Survivor Guilt

A young woman died yesterday of metastatic lung cancer; I am still here. Why? I don’t know why. I read almost daily of someone in our lung cancer community who has died. And for every one, I shed a few tears. But there are those who are still fighting, and I count myself among that number. I was diagnosed with Stage 4 lung cancer in October, and after 4 treatments with chemo, I am on maintenance therapy. I don’t know how long the drugs will work, and I don’t know what comes next. I only know that lung cancer kills more people than all other cancers combined, and that the funding for lung cancer research is woefully inadequate.

Why do some people survive and others not? I don’t know what the variable is. But sometimes I feel guilty for being on maintenance therapy and doing well when there are others who have reached the end of their options. And there are those for whom nothing works at all. I don’t know what makes the difference; I wish I did, and I wish I could give it to all of those on this journey. It isn’t fair that young women are dying of this disease; they have their whole lives ahead of them.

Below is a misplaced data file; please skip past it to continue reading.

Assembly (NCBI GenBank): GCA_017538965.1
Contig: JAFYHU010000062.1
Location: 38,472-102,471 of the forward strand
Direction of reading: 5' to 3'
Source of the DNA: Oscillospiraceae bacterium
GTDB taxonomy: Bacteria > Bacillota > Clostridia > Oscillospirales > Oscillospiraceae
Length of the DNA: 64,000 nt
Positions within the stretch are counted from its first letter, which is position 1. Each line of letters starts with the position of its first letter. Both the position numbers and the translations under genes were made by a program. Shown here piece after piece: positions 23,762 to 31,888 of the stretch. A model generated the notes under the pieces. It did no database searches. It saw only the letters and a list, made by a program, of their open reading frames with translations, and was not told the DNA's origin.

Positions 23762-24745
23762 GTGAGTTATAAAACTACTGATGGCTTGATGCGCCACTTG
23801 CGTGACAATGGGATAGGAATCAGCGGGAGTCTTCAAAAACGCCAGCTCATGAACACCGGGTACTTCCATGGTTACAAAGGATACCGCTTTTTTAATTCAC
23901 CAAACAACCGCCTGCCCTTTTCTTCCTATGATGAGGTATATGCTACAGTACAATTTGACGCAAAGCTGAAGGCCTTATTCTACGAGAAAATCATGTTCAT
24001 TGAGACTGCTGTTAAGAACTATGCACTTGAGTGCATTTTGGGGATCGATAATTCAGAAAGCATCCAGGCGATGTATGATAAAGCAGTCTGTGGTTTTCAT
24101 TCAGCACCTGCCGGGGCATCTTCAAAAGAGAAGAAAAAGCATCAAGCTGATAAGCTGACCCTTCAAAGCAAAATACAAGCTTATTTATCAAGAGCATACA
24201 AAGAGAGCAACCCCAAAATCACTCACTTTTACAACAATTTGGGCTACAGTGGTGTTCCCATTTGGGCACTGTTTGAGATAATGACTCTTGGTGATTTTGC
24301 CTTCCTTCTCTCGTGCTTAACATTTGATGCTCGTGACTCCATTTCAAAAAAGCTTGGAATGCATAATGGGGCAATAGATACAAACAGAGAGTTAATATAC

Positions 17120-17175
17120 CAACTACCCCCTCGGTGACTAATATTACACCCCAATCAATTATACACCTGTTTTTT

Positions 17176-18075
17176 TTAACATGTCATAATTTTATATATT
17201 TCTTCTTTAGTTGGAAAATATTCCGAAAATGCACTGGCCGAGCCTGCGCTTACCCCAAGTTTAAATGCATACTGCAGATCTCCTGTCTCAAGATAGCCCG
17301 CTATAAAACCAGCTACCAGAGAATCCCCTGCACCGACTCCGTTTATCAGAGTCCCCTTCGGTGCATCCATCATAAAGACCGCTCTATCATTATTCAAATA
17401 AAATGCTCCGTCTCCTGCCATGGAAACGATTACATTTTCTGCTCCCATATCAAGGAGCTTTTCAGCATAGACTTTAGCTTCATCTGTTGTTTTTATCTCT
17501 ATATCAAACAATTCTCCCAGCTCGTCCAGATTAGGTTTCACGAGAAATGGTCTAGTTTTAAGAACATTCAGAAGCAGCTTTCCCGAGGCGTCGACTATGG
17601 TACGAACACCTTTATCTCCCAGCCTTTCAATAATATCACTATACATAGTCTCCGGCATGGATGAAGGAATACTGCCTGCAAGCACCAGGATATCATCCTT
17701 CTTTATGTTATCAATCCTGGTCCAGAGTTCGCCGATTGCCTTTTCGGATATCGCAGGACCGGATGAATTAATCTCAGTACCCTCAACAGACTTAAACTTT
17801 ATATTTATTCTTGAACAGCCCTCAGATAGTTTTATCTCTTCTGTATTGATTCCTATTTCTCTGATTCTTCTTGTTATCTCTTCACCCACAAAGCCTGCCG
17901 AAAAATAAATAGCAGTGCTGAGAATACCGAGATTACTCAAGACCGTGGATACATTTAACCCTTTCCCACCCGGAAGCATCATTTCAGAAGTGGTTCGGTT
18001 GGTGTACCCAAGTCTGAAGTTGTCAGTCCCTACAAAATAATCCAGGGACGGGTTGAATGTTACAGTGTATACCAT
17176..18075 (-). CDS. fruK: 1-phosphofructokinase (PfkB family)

I know it isn’t up to me to decide who lives and who dies. And I’m glad for that. I spent many years as a nurse and saw what those decisions did to those who had to make them. I remember patients as young as 16 dying of cancer. But that was so long ago. Lung cancer treatment has advanced, but the survival rates are still abysmal. Is it because of the perception that only smokers get lung cancer? If so, we need to change that. More and more never-smokers are being diagnosed with lung cancer, and the diagnosis almost always comes when the disease has already advanced to the metastatic stage.

So one more death to make me sad and mad. And why am I still alive and she isn’t?

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